The objective of Dr. Akbari’s laboratory is to characterize and define acquired and innate immune responses at mucosal surfaces; investigate the mechanisms underlying regulation of these responses; explore the mechanisms by which those responses contribute to inflammatory, autoimmune allergic diseases and asthma; and determine means by which those responses can be specifically manipulated.

The studies and research interests of Dr. Akbari’s laboratory can be categorized into four major areas:

1.   T cell subsets, costimulatory molecule and immunoregulation of diseases

          We are interested in the molecular and cellular mechanisms underlying the development and function of T-cell subsets that produce different cytokines and are involved in inflammation and cancer.

2.   Role of dendritic cell subsets in regulation of immune responses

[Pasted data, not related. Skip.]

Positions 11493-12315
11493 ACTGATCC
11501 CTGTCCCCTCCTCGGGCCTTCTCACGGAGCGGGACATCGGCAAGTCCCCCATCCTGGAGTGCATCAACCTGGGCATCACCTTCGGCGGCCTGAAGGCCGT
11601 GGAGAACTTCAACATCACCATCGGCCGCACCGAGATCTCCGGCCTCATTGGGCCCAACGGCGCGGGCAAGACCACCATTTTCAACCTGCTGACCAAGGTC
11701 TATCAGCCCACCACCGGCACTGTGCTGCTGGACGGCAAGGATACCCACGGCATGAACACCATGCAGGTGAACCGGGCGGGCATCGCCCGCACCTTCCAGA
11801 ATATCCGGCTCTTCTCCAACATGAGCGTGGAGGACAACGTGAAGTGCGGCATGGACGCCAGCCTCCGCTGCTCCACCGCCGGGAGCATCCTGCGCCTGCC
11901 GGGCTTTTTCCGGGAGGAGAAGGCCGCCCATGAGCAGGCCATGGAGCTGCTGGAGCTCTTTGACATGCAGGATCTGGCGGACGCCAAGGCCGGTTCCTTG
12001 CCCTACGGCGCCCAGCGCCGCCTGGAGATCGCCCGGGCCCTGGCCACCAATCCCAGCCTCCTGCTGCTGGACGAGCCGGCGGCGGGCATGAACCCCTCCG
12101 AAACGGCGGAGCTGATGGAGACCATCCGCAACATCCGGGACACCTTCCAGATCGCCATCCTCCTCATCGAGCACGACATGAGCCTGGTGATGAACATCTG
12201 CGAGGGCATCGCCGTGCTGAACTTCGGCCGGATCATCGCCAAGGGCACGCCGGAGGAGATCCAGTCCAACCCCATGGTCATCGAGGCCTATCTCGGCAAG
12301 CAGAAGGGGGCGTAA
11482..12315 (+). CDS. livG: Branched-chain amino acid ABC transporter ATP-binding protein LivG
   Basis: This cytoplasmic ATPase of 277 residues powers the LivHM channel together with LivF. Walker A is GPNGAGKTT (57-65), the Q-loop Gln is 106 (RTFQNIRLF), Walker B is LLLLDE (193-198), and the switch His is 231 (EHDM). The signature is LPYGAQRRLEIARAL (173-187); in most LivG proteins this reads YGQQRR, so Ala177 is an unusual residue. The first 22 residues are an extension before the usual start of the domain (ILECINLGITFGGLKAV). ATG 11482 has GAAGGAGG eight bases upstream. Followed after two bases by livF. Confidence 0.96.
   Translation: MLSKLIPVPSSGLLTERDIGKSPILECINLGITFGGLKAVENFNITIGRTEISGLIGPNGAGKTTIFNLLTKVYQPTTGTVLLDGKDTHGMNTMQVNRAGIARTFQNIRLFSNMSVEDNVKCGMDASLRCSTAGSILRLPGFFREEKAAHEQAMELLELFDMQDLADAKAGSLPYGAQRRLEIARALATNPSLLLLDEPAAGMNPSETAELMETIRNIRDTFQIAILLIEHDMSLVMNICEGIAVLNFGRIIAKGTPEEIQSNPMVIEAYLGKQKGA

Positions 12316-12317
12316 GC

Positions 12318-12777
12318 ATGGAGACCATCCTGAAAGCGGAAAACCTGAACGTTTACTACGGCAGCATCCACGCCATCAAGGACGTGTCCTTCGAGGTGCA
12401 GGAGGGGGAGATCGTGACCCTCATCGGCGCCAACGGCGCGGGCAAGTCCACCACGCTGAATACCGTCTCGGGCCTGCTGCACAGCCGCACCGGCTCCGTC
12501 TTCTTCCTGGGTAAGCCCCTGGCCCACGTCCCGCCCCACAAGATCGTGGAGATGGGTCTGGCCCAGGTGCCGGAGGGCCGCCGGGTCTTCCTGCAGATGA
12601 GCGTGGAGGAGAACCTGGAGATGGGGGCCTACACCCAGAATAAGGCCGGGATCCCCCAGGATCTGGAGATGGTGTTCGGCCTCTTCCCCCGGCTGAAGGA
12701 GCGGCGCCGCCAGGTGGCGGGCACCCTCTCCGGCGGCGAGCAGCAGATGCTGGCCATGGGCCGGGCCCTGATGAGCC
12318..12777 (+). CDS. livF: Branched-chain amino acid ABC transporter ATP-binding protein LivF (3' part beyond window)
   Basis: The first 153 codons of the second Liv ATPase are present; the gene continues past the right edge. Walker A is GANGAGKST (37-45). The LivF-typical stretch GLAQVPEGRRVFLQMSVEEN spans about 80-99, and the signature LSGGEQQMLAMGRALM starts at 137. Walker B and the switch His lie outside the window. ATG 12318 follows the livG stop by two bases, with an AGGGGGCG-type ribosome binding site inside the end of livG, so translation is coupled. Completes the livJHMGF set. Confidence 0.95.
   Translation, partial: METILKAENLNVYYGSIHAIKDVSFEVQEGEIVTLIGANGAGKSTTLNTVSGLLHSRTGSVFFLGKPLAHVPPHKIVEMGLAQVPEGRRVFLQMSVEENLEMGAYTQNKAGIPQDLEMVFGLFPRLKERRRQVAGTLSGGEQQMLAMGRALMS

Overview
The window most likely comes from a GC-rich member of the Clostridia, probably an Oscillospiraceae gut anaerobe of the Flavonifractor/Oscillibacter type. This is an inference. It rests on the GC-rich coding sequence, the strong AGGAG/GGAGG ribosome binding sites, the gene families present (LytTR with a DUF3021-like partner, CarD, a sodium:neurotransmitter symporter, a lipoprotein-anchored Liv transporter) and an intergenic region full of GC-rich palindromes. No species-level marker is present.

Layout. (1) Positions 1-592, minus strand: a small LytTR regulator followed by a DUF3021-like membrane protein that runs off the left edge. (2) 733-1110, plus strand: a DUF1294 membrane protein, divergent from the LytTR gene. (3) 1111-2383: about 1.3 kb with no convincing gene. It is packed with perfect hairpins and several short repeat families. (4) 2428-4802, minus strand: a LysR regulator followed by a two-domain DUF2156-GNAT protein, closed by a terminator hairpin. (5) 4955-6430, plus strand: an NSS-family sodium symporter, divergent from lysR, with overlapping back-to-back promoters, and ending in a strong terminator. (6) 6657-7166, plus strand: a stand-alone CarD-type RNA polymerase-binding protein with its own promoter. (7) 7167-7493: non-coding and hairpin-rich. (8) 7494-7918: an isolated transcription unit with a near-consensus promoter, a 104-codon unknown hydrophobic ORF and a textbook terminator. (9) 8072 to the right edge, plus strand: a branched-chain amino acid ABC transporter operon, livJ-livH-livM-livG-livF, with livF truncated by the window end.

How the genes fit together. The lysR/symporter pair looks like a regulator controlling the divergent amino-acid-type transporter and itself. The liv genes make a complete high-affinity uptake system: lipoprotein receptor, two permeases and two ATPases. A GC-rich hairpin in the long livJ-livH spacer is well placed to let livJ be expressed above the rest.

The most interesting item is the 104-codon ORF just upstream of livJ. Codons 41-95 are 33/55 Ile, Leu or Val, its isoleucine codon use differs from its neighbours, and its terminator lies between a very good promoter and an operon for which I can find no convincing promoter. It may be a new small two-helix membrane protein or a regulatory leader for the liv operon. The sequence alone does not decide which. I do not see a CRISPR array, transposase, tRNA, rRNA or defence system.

Our research is focused on the mechanisms employed by dendritic cells to regulate lymphocyte function in tolerance and immunity, as well as the use of dendritic cells and their subsets to understand the development of immune-based diseases for design of new therapies and vaccines.

3.   The requirements for NKT activation, migration and homeostasis

          NKT cells, as one of the more prominent populations of innate lymphocytes in mice and humans, recognize key inflammatory and microbial lipids. The latter signals trigger a cellular network that activates innate immunity, promotes adaptive immune responses, and influences the corresponding T helper phenotype. Our studies seek an understanding of the cellular and molecular determinants of NKT lineage development, their lipid antigens, and their role in progression of inflammation and cancer.

4.   Role of Innate Lymphoid cells in allergic disease and asthma

              We intend to explore how type 2 responses are initiated, potentiated and maintained, focusing on group 2 innate lymphoid cells (ILC2 cells) and their interactions with other innate and adaptive cells that orchestrate and execute inflammation.